The opinion of the court was delivered by: Conti, District Judge.
MEMORANDUM OPINION AND ORDER
The essence of this case is a failure to pay federal income tax. Pending before the court is a joint motion to dismiss (ECF No. 49) the third party complaint filed by third party defendants J.P. Morgan Chase & Co. ("JPMC") and Citizens Financial Group, Inc. ("Citizens," together with JPMC, "third party defendants") on April 4, 2011, pursuant to Rule 12(b)(1) and (6) of the Federal Rules of Civil Procedure. In the third party complaint (ECF No. 34), defendants John and Marsha Zarra ("Zarras") asserted claims against third party defendants for (1) contribution; (2) indemnification; and (3) sole and direct liability to the Internal Revenue Service ("IRS") pursuant to the Pennsylvania Uniform Commercial Code ("UCC"), 13 PA.
CONS. STAT. §§ 4209, 4215, 4302.*fn1
Third party defendants argue that the court does not have jurisdiction over the Zarras‟ claims under Federal Rule of Civil Procedure 14(a). Defendants propose that in any event, all claims of the Zarras under the UCC would be time barred by the applicable statute of limitations.
On June 6, 2011, the court heard oral argument on the pending motion. At that hearing, the court stated it would grant defendants‟ motion to dismiss the complaint. This memorandum opinion sets forth the reasons for the court‟s ruling.
On April 16, 2000, the Zarras filed their federal income tax return for the taxable year ending December 31, 1999. (Compl. ¶ 9.) The Zarras remitted a check to the IRS in the amount of $179,501.00 as payment for their tax liability. (Id. ¶ 9, Ex. A.) On or about April 19, 2000, Bank One, N.A., JPMC‟s predecessor, encoded the check in the amount of $179.50, instead of $179,501.00. (Id. ¶ 11.) On or about April 24, 2000, Bank One presented the erroneously encoded check to Mellon Bank, Citizens‟ predecessor, and Mellon Bank debited $179.50 from the Zarras‟ account.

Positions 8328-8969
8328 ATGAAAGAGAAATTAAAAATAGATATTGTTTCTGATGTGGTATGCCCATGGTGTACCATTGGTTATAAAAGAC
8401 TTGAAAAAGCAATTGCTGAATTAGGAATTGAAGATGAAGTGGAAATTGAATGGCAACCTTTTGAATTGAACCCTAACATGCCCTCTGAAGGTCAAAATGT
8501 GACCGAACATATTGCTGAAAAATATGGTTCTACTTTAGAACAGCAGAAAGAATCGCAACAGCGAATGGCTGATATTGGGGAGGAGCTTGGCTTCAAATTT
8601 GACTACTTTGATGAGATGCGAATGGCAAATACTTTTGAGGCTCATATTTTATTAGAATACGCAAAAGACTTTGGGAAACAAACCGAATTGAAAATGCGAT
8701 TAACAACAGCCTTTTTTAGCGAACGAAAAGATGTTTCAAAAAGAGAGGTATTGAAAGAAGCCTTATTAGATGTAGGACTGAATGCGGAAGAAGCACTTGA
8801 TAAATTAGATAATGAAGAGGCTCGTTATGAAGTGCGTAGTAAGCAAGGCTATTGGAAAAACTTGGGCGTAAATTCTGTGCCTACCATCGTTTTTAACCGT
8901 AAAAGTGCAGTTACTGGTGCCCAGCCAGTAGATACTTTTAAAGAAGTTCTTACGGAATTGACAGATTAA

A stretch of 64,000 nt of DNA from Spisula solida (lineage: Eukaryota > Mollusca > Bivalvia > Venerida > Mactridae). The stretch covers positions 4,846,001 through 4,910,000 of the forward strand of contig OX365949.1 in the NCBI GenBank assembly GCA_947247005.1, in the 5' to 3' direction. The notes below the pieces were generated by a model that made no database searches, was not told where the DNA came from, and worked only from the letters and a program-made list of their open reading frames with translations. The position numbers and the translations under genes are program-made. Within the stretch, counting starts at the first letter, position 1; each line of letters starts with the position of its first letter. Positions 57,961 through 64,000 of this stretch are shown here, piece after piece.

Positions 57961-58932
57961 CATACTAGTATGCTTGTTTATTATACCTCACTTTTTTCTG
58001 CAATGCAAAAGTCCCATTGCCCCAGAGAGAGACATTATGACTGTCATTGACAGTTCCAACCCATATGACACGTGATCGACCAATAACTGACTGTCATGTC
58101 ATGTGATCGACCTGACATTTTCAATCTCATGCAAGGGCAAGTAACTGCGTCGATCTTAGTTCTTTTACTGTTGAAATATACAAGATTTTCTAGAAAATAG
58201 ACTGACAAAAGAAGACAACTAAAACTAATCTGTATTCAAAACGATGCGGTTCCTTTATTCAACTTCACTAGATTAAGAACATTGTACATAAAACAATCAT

(Id. ¶ 12.) On April 24, 2000, Mellon Bank settled the check for $179.50 and Bank One received settlement of the check in that amount. (Id. ¶ 13.)
A motion to dismiss tests the legal sufficiency of the complaint. Kost v. Kozakiewicz, 1 F.3d 176, 183 (3d Cir. 1993). In deciding a motion to dismiss, the court is not opining on whether the plaintiff will be likely to prevail on the merits; rather, when considering a motion to dismiss, the court accepts as true all well-pled factual allegations in the complaint and views them in a light most favorable to the plaintiff. U.S. Express Lines Ltd. v. Higgins, 281 F.3d 383, 388 (3d Cir. 2002). While a complaint does not need detailed factual allegations to survive a Rule 12(b)(6) motion to dismiss, a complaint must provide more than labels and conclusions. Twombly, 550 U.S. at 555.
A court considering a motion to dismiss may begin by identifying allegations that are mere conclusions and not entitled to the assumption of truth. "While legal conclusions can provide the framework of the complaint, they must be supported by factual allegations. When there are well-pleaded factual allegations, a court should assume their veracity and then determine whether they plausibly give rise to an entitlement to relief." Ashcroft v. Iqbal, 129 S. Ct. 1937, 1950 (2009).
If a complaint does not comply with the rules of civil procedure, courts are to notify plaintiffs that they have leave to amend their complaints unless the amendment would be inequitable or futile. Grayson v. Mayview State Hosp., 293 F.3d 103, 108 (3d Cir. 2002) (reversing district court for failing to grant plaintiff right to amend when the district court did not specifically find that granting leave to amend would be inequitable or futile). Allowing for amendment is consistent with Rule 15(a) of the Federal Rules of Civil Procedure, which provides "leave [to amend] shall be freely given when justice so requires." A court, however, may decide to deny leave to amend for reasons such as undue delay, bad faith, dilatory motive, prejudice, and futility. In re Burlington Coat Factory Litig., 114 F.3d 1410, 1434 (3d Cir. 1997). The standard of legal sufficiency set forth in Federal Rule of Civil Procedure 12(b)(6) determines whether a proposed amendment would be futile. Id. at 1434. An amendment is futile where the ...